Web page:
This article is part of our Hawaiian Snorkel Guide.
If you read some of my other articles, you’re probably aware how much I enjoy to snorkel on the Hawaiian island Oahu. After reviewing various awesome snorkel spots, I decided it was about time to summarize my Top 8. If one of these locations seem interesting, I’ll provide links to my in depth reviews so you can learn more.
As the map below shows, 3 of my best Oahu snorkel spots are located in the north: Three Tables, Sharks Cove and Kuilima Cove. On the west coast my 2 favorites are: Electric Beach and Ko Olina. If you’re staying in the south near Honolulu, these are my 3 tips: Waikiki, Turtle Canyon and Hanauma Bay.
In this article I list these 8 locations in a personal “excellent” to “good” order. Of course, it all depends on your expectations, skills and whether or not you’re traveling with kids. A summary video can be found at the bottom of this page.
1. Hanauma Bay
Hanauma bay is definitely one of my favorite snorkel locations on Oahu. The beach is situated on the southeast of the island and offers more than 400 fish species to observe (the coral is lovely too). Back in 1967, this bay became a protected marine life conservation area. Only 3000 people are allowed to visit per day.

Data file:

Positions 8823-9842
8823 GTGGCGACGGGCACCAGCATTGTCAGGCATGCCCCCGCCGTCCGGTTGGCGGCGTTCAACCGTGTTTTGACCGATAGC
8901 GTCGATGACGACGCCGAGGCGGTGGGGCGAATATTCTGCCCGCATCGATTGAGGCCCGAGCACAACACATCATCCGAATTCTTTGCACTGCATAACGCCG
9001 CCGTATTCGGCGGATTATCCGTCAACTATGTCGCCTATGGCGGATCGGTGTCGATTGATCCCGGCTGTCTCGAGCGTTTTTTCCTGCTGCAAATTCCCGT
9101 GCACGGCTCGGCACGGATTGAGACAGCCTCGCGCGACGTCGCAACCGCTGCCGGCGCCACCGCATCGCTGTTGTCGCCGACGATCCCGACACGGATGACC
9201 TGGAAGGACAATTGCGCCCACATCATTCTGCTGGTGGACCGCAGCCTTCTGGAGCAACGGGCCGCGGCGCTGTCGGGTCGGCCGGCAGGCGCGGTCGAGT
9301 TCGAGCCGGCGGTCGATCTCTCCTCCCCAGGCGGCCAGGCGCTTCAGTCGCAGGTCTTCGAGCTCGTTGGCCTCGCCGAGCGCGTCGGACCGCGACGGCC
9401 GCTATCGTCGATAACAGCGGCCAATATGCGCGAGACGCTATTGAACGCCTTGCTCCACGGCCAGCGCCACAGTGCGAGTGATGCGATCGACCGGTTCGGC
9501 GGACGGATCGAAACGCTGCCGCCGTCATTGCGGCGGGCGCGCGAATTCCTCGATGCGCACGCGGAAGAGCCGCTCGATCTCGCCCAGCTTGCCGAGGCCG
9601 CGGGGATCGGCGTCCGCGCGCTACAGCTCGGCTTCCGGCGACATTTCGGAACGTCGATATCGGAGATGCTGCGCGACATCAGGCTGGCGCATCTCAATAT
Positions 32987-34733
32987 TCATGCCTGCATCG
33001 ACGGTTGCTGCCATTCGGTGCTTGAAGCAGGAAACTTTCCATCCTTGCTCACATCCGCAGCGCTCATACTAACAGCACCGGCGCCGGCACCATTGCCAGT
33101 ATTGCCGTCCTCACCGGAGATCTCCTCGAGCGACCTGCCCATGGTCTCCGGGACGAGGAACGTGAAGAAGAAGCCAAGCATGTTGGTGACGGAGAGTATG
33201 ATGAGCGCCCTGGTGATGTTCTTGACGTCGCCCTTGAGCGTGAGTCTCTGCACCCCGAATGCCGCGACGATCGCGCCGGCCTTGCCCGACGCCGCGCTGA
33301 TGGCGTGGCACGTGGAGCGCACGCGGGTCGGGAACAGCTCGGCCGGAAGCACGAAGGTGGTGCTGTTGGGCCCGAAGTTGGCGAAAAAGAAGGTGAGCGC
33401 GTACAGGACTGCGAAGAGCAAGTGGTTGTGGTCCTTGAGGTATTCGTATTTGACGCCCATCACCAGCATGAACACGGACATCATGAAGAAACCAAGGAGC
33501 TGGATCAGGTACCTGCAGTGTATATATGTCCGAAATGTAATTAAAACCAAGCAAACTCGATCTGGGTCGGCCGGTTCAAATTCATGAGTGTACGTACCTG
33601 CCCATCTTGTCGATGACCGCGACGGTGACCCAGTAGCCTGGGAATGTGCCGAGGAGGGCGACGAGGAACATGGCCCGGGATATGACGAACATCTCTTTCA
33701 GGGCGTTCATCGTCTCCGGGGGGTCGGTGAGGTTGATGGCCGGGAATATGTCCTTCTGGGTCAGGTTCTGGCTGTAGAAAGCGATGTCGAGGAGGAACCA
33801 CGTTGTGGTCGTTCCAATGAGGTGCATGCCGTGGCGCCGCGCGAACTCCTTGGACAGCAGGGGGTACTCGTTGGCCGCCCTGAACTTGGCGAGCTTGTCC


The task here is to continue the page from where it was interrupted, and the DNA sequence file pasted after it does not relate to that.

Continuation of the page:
The bay is protected by a coral reef with clear and calm water. As you can see from the above picture, sandy entrances allow for easy access. The inner reef is pretty shallow whilst the outer reef is suited for more advanced snorkelers.
Sea turtles enjoy this bay and are very common to observe. Furthermore you’ll probably see triggerfish, tang, surgeonfish, moray eels, butterflyfish, parrotfish, goatfish and many more. Corals include lobe, blue rice and cauliflower.
Apart from snorkeling, Hanauma Bay is definitely a beautiful location to relax at. Its white sandy beach and surrounding palm trees make this little paradise complete.
Here’s the link to my full review about snorkeling in Hanauma Bay.
2. Electric Beach
Electric Beach is located on the west of Oahu. I know, the name of this spot could raise some eyebrows, but don’t worry. The thing is this: A nearby power plant needs sea water for cooling purposes, after which a warm water stream is released back into the ocean. So yes, if you like warm water, this could work!
In my opinion, Electric beach is meant for advanced snorkelers. Its entry can be tricky because of waves and currents, especially in winter. You always need to check weather conditions because there’s a chance that snorkeling is not allowed.